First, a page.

Mentions: The rice genome contains only one copy each of the OsPMM, OsGGP and OsGPP genes, while there are two copies of the OsGME genes (OsGME1 and OsGME2) and OsGalLDH (OsGalLDH1 and OsGalLDH2) and three copies of OsGMP genes (OsGMP1, OsGMP2 and OsGMP3) [37]. To increase our understanding of rice AsA biosynthesis, we first performed expression profiling of the genes involved in the final six L-galactose pathway steps in various tissues. As there is high identity (more than 90%) among the coding sequences of three OsGMP genes, and also very high identity (98%) between OsGalLDH1 and OsGalLDH2, the expression analysis was only carried out by using the primer according to the OsGMP2 or OsGalLDH1, which might represent the whole of three OsGMP genes or two OsGalLDH genes, respectively. As shown in Fig 3, this analysis demonstrated expression of all tested genes in all tissues; however, their transcription levels were quite low in root, stem and developing endosperm samples compared with their levels in leaves. Moreover, their expression in young leaves from 4-week-old seedlings were much greater than in old leaves from plants 20 days after flowering, implying that the expression of L-galactose pathway was enriched in young rice leaves.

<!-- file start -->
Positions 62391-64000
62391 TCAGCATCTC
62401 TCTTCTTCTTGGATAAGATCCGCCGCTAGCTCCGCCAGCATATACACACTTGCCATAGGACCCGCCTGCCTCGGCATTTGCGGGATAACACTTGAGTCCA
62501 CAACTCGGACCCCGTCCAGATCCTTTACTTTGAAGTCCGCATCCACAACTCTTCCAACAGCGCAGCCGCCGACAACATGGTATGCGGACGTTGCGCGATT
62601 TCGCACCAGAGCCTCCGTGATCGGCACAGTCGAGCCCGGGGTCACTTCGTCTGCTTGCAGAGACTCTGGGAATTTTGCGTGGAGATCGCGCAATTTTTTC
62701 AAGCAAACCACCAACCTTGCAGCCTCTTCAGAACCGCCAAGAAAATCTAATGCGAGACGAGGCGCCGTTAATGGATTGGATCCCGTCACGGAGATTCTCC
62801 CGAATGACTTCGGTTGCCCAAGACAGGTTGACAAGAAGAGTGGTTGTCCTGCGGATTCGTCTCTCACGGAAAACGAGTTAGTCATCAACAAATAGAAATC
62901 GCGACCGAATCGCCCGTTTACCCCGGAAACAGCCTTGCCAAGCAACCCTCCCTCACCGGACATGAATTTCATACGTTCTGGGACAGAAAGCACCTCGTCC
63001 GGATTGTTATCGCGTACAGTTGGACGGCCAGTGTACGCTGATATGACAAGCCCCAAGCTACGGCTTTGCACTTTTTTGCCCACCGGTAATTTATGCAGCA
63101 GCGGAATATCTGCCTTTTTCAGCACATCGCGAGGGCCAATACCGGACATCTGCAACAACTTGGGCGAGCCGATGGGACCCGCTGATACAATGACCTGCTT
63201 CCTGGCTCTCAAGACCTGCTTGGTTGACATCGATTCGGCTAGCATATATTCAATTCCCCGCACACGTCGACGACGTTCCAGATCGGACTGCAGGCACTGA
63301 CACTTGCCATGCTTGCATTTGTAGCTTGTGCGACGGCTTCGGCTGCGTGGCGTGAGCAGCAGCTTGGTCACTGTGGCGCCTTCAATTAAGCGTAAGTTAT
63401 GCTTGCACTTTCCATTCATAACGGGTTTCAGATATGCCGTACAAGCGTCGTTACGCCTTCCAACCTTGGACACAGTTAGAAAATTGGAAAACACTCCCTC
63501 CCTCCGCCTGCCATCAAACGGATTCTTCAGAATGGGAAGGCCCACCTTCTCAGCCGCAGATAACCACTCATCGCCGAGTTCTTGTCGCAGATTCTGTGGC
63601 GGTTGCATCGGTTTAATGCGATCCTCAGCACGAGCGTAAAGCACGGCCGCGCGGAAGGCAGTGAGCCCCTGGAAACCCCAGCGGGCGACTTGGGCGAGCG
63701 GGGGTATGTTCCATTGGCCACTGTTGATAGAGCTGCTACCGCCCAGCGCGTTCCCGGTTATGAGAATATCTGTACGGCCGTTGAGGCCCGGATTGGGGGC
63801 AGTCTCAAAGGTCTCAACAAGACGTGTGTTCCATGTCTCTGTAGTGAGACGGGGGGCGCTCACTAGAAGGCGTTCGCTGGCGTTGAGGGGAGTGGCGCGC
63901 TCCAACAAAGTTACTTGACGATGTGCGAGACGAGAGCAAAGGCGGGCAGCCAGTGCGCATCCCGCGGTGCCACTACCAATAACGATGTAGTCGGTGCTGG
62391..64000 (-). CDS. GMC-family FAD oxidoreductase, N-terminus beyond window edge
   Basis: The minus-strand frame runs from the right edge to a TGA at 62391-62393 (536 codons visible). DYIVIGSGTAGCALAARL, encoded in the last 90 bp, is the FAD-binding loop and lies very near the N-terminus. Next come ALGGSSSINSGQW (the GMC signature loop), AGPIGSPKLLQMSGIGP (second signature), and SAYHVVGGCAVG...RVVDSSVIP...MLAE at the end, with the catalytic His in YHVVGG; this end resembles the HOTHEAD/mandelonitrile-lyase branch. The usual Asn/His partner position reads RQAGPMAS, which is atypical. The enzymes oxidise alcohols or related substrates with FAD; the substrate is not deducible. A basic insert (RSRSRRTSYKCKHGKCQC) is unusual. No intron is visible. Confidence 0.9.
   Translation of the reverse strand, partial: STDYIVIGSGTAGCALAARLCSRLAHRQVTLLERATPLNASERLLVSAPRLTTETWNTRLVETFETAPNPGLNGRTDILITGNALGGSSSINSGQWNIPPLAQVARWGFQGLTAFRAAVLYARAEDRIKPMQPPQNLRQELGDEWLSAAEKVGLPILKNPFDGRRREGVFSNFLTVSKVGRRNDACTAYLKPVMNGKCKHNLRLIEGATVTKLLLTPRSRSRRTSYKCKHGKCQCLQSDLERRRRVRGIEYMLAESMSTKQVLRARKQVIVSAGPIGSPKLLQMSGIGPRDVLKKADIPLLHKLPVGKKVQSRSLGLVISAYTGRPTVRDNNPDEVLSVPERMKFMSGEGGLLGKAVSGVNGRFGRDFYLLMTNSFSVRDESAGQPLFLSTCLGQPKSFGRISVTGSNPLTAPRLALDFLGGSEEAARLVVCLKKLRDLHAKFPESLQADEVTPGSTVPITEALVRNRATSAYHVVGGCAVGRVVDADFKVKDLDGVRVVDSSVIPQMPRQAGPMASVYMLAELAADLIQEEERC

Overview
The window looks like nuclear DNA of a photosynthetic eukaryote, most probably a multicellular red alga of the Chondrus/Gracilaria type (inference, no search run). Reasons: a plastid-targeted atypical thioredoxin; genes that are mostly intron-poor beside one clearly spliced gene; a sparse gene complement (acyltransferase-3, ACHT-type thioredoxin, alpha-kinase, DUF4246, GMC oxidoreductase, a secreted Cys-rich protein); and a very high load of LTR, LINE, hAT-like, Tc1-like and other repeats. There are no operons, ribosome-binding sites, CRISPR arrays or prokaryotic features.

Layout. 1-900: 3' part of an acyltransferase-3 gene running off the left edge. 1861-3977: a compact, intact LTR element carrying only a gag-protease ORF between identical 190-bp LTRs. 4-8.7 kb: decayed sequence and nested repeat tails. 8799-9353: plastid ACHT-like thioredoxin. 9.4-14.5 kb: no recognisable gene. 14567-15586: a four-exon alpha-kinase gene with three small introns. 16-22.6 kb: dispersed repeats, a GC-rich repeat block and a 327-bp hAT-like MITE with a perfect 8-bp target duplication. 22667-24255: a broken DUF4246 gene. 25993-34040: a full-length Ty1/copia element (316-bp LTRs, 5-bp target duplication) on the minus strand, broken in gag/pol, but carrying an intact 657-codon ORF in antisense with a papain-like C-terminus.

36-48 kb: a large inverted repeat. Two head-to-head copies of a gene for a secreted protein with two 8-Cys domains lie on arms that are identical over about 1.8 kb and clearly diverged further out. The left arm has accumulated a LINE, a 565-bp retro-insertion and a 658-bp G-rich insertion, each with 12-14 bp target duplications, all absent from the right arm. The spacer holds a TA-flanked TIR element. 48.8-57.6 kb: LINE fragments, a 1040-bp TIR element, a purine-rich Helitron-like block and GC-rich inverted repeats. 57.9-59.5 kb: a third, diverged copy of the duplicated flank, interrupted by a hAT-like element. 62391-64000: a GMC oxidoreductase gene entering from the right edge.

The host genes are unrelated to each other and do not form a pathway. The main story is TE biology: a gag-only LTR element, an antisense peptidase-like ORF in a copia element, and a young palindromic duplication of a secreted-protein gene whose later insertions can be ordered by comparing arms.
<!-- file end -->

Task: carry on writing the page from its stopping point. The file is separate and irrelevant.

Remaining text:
Bottom Line: The effects of transgene expression on rice leaf AsA accumulation were carefully evaluated.The relative plant height, root length and fresh weight growth rates were significantly higher for the transgenic lines compared with the control plants.Altogether, our results suggest that GGP may be a key rate-limiting step in rice AsA biosynthesis, and the plants with elevated AsA contents demonstrated enhanced tolerance for salt stress.

View Article: PubMed Central - PubMed

Affiliation: Key Laboratory of Crop Genetics and Physiology of Jiangsu Province, Co-Innovation Center for Modern Production Technology of Grain Crops, Yangzhou University, Yangzhou 225009, Jiangsu, China; Agricultural Science Institute of Coastal Region of Jiangsu, Yancheng 224002, Jiangsu, China.

ABSTRACT